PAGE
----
Smuggling, Northern Ireland and Eire

Oral Answers to Questions — Food Supplies. – in the House of Commons on 19th February 1942.

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Photo of Reverend Dr James Little Reverend Dr James Little , Down

asked the Parliamentary Secretary to the Ministry of Food whether he can now make any statement on the steps being taken by his Department to deal with the smuggling of foodstuffs between Northern Ireland and Eire?

Major Lloyd George:

Yes, Sir. All practicable steps are being taken to prevent the smuggling of foodstuffs from Northern Ireland into Eire. I am glad of this opportunity to issue a warning to food traders in, and doing business with, Northern Ireland, both wholesale and retail, that any action, direct or indirect, which is conducive to smuggling, e.g., the supply of abnormal quantities of foodstuffs, renders the trader concerned liable to the withdrawal of his licence on the ground that he is an unsuitable link in the chain of distribution within the meaning of the statement I made on the 6th August, in response to Questions put to me by my hon. Friends the Members for Cheltenham (Mr. Lipson) and East Leicester (Major Lyons).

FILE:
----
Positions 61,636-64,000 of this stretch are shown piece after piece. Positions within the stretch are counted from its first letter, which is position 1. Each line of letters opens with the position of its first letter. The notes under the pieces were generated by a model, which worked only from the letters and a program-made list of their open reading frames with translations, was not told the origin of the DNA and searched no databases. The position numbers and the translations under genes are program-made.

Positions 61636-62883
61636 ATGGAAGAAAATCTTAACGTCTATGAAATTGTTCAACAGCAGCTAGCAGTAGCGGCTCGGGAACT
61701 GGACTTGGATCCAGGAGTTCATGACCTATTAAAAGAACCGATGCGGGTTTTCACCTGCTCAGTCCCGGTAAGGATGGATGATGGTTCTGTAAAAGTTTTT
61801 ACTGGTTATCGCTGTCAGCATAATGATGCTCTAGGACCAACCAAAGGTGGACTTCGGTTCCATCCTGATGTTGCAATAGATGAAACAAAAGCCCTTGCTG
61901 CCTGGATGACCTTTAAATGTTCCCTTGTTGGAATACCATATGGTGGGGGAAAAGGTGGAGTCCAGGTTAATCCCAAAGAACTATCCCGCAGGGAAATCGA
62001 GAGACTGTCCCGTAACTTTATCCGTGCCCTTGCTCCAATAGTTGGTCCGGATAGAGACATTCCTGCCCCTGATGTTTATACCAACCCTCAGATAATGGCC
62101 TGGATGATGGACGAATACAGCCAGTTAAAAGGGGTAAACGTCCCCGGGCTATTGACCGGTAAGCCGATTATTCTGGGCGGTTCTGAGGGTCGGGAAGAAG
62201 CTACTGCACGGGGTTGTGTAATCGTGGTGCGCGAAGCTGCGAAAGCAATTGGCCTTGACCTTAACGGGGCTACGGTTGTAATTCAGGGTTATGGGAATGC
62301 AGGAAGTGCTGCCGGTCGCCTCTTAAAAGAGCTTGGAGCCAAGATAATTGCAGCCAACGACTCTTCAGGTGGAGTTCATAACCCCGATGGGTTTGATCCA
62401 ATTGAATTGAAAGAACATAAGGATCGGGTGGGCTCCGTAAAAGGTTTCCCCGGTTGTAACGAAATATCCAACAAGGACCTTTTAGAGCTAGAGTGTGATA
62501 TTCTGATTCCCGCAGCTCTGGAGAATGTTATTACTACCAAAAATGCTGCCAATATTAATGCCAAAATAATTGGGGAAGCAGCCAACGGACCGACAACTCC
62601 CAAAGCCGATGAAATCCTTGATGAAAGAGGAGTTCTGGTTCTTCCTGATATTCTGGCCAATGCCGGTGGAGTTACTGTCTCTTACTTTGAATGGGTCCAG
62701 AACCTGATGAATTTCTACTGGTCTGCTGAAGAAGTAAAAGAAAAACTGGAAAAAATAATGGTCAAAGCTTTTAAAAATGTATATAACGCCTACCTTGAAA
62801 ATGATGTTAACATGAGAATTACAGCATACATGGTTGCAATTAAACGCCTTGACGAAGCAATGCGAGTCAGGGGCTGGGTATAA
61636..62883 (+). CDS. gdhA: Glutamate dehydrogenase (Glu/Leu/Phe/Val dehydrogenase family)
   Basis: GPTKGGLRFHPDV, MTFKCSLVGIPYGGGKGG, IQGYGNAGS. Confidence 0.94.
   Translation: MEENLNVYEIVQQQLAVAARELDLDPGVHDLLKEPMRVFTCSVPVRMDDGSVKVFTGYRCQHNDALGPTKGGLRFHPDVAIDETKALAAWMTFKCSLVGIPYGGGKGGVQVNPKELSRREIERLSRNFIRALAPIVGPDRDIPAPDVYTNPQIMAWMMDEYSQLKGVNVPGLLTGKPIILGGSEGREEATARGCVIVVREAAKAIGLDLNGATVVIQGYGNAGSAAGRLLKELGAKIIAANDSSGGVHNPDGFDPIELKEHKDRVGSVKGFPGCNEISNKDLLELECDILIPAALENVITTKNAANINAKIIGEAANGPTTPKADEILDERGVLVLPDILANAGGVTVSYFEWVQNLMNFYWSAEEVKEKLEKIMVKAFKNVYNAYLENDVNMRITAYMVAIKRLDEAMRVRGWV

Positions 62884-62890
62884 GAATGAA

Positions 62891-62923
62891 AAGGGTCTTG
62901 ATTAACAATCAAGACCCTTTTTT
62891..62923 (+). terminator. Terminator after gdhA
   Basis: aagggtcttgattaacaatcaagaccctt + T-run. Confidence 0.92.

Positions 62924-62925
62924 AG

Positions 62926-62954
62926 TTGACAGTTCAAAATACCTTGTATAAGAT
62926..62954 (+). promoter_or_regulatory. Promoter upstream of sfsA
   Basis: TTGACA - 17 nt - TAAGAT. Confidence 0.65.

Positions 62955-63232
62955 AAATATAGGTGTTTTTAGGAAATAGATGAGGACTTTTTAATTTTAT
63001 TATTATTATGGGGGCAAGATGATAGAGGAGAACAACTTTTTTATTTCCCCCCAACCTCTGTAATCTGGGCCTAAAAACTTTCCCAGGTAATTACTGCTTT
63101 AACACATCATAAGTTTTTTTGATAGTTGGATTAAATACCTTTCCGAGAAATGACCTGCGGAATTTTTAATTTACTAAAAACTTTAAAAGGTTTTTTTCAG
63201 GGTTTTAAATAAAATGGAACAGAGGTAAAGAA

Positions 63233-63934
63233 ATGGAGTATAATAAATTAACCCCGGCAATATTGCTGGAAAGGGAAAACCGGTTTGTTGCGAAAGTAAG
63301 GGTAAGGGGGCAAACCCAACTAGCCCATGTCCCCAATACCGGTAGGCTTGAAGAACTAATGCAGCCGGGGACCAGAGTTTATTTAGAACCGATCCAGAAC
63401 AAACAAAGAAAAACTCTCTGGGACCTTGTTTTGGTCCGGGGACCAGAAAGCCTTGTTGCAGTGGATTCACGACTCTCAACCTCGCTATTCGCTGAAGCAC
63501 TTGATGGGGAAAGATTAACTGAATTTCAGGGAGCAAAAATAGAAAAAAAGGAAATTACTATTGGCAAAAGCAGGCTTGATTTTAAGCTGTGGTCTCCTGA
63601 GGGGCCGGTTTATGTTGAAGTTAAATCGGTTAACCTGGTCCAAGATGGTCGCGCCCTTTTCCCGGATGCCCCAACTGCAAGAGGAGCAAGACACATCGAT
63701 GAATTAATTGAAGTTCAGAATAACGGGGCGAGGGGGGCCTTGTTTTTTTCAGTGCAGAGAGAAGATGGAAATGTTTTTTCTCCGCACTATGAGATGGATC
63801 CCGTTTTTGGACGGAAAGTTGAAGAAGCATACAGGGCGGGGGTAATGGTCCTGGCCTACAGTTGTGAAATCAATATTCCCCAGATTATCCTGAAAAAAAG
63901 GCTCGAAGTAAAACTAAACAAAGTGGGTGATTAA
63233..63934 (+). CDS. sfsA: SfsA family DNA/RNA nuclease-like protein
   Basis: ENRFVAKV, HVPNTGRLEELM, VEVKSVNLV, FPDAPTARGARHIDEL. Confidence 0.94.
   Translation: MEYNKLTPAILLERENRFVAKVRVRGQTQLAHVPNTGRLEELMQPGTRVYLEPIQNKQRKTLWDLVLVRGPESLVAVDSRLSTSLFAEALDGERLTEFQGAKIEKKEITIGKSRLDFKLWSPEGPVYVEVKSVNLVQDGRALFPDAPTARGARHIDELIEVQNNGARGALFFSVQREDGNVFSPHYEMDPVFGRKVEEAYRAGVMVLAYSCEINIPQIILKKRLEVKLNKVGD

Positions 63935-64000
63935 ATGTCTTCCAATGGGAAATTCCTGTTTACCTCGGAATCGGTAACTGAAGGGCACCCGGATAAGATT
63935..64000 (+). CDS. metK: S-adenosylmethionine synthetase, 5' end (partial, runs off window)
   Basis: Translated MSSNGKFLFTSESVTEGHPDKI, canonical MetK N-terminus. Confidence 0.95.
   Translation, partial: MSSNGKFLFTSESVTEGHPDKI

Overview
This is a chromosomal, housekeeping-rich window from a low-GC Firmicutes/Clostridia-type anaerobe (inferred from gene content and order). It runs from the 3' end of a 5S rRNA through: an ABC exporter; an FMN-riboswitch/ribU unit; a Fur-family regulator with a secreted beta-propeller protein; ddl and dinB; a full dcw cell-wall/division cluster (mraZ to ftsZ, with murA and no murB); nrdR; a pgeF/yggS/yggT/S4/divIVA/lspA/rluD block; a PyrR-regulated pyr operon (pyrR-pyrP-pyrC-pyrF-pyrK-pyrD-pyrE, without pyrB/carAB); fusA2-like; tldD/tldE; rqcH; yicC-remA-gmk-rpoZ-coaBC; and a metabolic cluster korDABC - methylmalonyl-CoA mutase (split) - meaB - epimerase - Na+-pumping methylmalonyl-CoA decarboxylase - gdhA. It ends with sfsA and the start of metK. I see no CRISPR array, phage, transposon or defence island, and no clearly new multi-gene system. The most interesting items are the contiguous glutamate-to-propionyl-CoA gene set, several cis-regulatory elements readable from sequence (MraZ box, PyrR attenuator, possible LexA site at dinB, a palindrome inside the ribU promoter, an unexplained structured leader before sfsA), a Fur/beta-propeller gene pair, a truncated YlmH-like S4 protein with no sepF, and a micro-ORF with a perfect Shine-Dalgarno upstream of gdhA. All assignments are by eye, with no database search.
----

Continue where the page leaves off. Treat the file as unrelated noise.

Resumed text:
Photo of Reverend Dr James Little Reverend Dr James Little , Down

Is the Minister aware that the Bishop of Derry this week, in his Lenten letter, referred to this smuggling as having a demoralising influence on the people and that the children on both sides of the border are being kept-from school on account of it?

Major Lloyd George:

I fully appreciate that it will have a demoralising affect upon both sides. Steps that we are taking now will give us a certain measure of control, and we shall, I hope, be in a much stronger position to stop it.

Mr. Davidson:

Will the Minister keep in mind the parable of the loaves and fishes?